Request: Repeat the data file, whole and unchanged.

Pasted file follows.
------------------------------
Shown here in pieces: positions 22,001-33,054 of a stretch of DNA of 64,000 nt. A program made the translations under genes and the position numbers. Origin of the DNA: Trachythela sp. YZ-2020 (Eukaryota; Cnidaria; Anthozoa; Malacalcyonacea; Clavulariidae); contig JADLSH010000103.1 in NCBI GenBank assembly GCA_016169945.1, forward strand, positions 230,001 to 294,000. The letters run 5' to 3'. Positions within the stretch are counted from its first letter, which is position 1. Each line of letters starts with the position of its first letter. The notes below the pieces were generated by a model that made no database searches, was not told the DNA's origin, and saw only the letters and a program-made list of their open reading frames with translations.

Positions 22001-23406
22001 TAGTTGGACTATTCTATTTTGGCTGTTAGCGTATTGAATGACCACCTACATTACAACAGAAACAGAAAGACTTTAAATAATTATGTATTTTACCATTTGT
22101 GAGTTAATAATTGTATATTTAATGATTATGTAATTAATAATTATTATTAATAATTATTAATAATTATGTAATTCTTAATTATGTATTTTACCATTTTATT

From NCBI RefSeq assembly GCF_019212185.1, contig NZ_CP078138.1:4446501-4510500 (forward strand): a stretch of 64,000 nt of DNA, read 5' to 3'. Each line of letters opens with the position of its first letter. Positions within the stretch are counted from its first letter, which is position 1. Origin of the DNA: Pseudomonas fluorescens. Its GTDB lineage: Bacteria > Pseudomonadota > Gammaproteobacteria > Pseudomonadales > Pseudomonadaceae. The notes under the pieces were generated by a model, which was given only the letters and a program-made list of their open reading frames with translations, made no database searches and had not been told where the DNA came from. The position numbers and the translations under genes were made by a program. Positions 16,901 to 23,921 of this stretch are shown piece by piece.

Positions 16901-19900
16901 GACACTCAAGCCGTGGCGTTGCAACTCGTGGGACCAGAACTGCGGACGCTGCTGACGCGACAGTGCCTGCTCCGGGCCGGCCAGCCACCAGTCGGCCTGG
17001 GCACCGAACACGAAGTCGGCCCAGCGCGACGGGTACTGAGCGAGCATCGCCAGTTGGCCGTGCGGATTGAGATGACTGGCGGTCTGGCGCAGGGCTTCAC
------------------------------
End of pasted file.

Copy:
Shown here in pieces: positions 22,001-33,054 of a stretch of DNA of 64,000 nt. A program made the translations under genes and the position numbers. Origin of the DNA: Trachythela sp. YZ-2020 (Eukaryota; Cnidaria; Anthozoa; Malacalcyonacea; Clavulariidae); contig JADLSH010000103.1 in NCBI GenBank assembly GCA_016169945.1, forward strand, positions 230,001 to 294,000. The letters run 5' to 3'. Positions within the stretch are counted from its first letter, which is position 1. Each line of letters starts with the position of its first letter. The notes below the pieces were generated by a model that made no database searches, was not told the DNA's origin, and saw only the letters and a program-made list of their open reading frames with translations.

Positions 22001-23406
22001 TAGTTGGACTATTCTATTTTGGCTGTTAGCGTATTGAATGACCACCTACATTACAACAGAAACAGAAAGACTTTAAATAATTATGTATTTTACCATTTGT
22101 GAGTTAATAATTGTATATTTAATGATTATGTAATTAATAATTATTATTAATAATTATTAATAATTATGTAATTCTTAATTATGTATTTTACCATTTTATT

From NCBI RefSeq assembly GCF_019212185.1, contig NZ_CP078138.1:4446501-4510500 (forward strand): a stretch of 64,000 nt of DNA, read 5' to 3'. Each line of letters opens with the position of its first letter. Positions within the stretch are counted from its first letter, which is position 1. Origin of the DNA: Pseudomonas fluorescens. Its GTDB lineage: Bacteria > Pseudomonadota > Gammaproteobacteria > Pseudomonadales > Pseudomonadaceae. The notes under the pieces were generated by a model, which was given only the letters and a program-made list of their open reading frames with translations, made no database searches and had not been told where the DNA came from. The position numbers and the translations under genes were made by a program. Positions 16,901 to 23,921 of this stretch are shown piece by piece.

Positions 16901-19900
16901 GACACTCAAGCCGTGGCGTTGCAACTCGTGGGACCAGAACTGCGGACGCTGCTGACGCGACAGTGCCTGCTCCGGGCCGGCCAGCCACCAGTCGGCCTGG
17001 GCACCGAACACGAAGTCGGCCCAGCGCGACGGGTACTGAGCGAGCATCGCCAGTTGGCCGTGCGGATTGAGATGACTGGCGGTCTGGCGCAGGGCTTCAC